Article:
National Mentor for Colorectal Surgery
The Colon and the Rectum are the last parts of the large intestine. Cancer starting in these parts are known as colorectal cancer. For this treatment, the affected part should be removed surgically. This type of cancer mostly affects only the colon. So colectomy is frequently performed for this condition.
Whenever there is a growth or tumor in the intestine, its not a good thing. It should be removed as soon as possible. And the way by which it is to be removed is colectomy.
Colectomy is performed to remove the segment of the colon which is diseased because of various conditions, most commonly, cancer of the colon. Other conditions that may require removal of the colon include diverticulosis which bleeds and tuberculosis of the intestine which causes obstruction because of fibrosis of the wall of intestine. The colon is also removed because of some nonspecific ulcers in the intestine. The standard laparoscopic surgery is done via four holes made in the abdomen. It can also be done through one hole, and in both cases the procedure leaves no scars.
How is Colectomy Performed?
The part of the colon that contains the tumor is cut off and the affected portion is removed.
The two free ends are then rejoined.
A part of unaffected portion of the large intestine will then be attached to an opening made in the abdomen, through which a bag will be connected. This step is called the colostomy procedure.
The colostomy bag collects fecal material directly from the large intestine.
- Right Hemi-colectomy :- This process involves the removal of right sided colon defect. Procedure takes about 1 hour.
- Left Hemi-colectomy:- This process involves the removal of left sided colon defect. Procedure takes about 2 hours.
- Total Abdominal Colectomy:- This results in the complete removal of the colon. Procedure takes about 2 hours 30 minutes to 3 hours
- Sigmoidectomy:- This process involves removal of sigmoid colon. Procedure takes about 1 hour.
Cancer is, as everyone knows, very dangerous if it spreads to other tissues. So before it progresses, early treatment is recommended.
Life after Laparoscopic Colectomy
Since most of the absorption of nutrients take place in the small intestine, the large intestine or colon is mainly involved only in absorption of water and transmit the undigested food material out of the body. So removing the affected large intestines does no harm to the body. However since water absorption is less, one should drink enough amount of water following surgery.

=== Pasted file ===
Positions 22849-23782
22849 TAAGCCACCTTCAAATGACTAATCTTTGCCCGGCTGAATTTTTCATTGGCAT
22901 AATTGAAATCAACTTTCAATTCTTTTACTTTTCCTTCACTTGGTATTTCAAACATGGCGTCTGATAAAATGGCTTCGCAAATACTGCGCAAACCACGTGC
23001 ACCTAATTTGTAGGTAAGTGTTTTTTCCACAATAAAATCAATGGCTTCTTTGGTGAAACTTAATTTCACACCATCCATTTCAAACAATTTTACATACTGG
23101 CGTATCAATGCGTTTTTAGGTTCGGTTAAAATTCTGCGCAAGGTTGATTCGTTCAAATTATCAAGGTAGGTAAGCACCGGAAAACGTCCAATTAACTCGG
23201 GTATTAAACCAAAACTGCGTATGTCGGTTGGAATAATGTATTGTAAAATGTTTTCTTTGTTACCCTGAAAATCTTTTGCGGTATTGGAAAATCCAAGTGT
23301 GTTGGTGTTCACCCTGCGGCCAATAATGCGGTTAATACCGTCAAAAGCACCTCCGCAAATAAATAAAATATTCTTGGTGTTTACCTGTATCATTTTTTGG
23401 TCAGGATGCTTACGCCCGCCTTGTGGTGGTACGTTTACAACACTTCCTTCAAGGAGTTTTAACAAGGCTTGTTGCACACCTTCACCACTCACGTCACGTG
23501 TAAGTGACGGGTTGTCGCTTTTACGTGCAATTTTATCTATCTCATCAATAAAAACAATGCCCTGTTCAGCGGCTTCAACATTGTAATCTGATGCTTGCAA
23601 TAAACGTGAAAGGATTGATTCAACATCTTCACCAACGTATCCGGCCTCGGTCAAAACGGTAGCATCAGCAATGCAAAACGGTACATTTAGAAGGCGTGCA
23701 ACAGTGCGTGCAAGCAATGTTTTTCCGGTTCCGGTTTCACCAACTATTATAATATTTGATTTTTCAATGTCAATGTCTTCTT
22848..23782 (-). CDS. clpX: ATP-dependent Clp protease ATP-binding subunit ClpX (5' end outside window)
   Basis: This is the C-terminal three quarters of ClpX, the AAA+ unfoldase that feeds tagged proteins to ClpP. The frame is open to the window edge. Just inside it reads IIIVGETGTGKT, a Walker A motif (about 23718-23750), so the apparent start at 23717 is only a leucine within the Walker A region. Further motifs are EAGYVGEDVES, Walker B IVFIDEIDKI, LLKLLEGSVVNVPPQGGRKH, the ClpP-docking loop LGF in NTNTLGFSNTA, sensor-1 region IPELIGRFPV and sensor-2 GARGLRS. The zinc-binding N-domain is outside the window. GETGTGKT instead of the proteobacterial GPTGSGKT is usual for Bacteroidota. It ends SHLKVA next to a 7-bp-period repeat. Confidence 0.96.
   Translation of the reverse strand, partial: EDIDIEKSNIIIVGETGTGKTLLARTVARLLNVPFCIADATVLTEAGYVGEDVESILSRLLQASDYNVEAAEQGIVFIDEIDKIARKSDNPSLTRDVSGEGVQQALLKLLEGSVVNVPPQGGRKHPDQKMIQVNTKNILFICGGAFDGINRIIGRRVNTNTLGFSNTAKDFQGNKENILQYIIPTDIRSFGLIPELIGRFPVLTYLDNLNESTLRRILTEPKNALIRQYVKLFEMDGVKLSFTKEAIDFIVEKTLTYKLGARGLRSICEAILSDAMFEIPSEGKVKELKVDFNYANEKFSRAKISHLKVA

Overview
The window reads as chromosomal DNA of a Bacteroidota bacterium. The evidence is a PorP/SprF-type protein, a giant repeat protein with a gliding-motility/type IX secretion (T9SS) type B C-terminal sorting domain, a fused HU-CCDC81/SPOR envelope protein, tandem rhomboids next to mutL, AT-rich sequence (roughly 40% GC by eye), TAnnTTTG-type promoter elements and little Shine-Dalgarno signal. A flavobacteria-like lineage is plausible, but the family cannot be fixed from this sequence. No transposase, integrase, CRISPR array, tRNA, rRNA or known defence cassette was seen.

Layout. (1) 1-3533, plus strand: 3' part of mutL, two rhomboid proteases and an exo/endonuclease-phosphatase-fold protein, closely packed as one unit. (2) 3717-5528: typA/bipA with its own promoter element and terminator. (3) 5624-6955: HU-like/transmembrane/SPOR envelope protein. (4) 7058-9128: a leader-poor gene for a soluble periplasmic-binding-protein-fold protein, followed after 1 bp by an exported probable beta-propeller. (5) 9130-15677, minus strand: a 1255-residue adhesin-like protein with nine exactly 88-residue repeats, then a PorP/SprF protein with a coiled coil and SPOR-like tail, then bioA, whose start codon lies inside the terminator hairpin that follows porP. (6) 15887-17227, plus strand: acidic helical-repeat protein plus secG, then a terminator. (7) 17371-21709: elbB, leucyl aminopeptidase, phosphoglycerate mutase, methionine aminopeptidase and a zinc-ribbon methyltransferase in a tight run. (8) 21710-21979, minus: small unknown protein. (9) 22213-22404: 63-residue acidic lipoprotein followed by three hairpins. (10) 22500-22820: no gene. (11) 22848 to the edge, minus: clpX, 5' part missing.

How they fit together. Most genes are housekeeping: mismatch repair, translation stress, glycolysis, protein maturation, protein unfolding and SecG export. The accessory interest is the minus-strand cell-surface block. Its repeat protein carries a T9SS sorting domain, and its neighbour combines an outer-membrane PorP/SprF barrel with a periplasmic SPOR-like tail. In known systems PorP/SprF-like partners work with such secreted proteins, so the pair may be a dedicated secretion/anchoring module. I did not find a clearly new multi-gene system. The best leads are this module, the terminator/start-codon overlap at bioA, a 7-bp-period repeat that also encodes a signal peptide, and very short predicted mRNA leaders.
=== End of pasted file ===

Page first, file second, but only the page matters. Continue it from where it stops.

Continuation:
Moreover, a bag will be connected to collect the faeces. Proper care should be taken, by keeping it clean and hygienic. Bag should be emptied on a regular interval.
VIDeo: laparoscopic right hemicoloectomy
No. Once tumor is made in the colon, the best way forward is to have it removed and this is called the colectomy. Chemotherapy and radiation might be of some accessory help, but your primary treatment route is colectomy.
No. The keyhole option is quite an excellent alternative, and something that we have been doing for the last fifteen years. Although technically difficult a laparoscopic ( keyhole ) colectomy is very good and comfortable for patients, with very little blood loss or pain.
Unfortunately only for keyhole colectomy, although you will have very little pain we can not send u back in a day are two, but five days is a reasonable estimate, Come back to a open colectomy where you will have to stay for 7 to 10 days. What’s most important is that you will be completely normal, on your feet, and ambulant in those five days. So as for as freedom from pain and discomfort are concerned ,this is the best alternative.
Laparoscopic colectomy carries lesser side effects than open colectomy. But if the cancer has extended down to the rectum, then laparoscopic colorectal surgery carries one or two side effects like alteration in sexual function. But as far as colectomy is concerned this does not seem to create problem .
Although open colectomies, traditionally, were often accompanied by lots of blood loss, in laparoscopic or keyhole colectomy we tend to coagulate the tissues and stop the bleeding before we cut them. This prevents unnecessary loss of blood during the procedure, and very rarely do we actually need to give blood to a colectomy patients. Certainly, at LIMA, for the last five years, we are not giving blood to any patient undergoing laparoscopic colectomy.
No, we will not require a bag for any laparoscopic colectomy. It is an unfortunate addition when we perform laparoscopic surgery for cancer of the rectum, but that too in more than 95% of patients it is only a temporary measure. After 6 weeks the bag is taken out and the colon is put back inside. Please remember, this is for patient with rectal cancer. All colectomies, after resection ( removal) of the bad segment of the gut, are followed by anastamosis ( joining together of the two ends of the gut, to prevent the need for a bag. )
Lap Colectomy specialists
Dr. J. S. Rajkumar
M.S., F.I.C.S., Dip. N.B. (SURG.), F.R.C.S. (ENG.), F.R.C.S. (EDIN.), F.R.C.S. (GLASGOW), F.R.C.S. (IRELAND), F.I.M.S., F.A.I.S., F.R.M.S. (LONDON), F.A.E. (GASTRO), F.A.C.G. (USA), F.I.C.A. (USA), F.I.A.G.E.S., Dip M.I.S. (FR.)
Dr. R. Prabhakaran
Consultant Surgical Gastroenterology
M.B.B.S., M.S. (GENERAL SURGERY), M.Ch. (SGE), DLAP, FACRASI
Dr. S. Akbar
Consultant General and Laparoscopic Surgery
M.B.B.S., M.S (GENERAL SURGERY), D.MAS, F.MAS.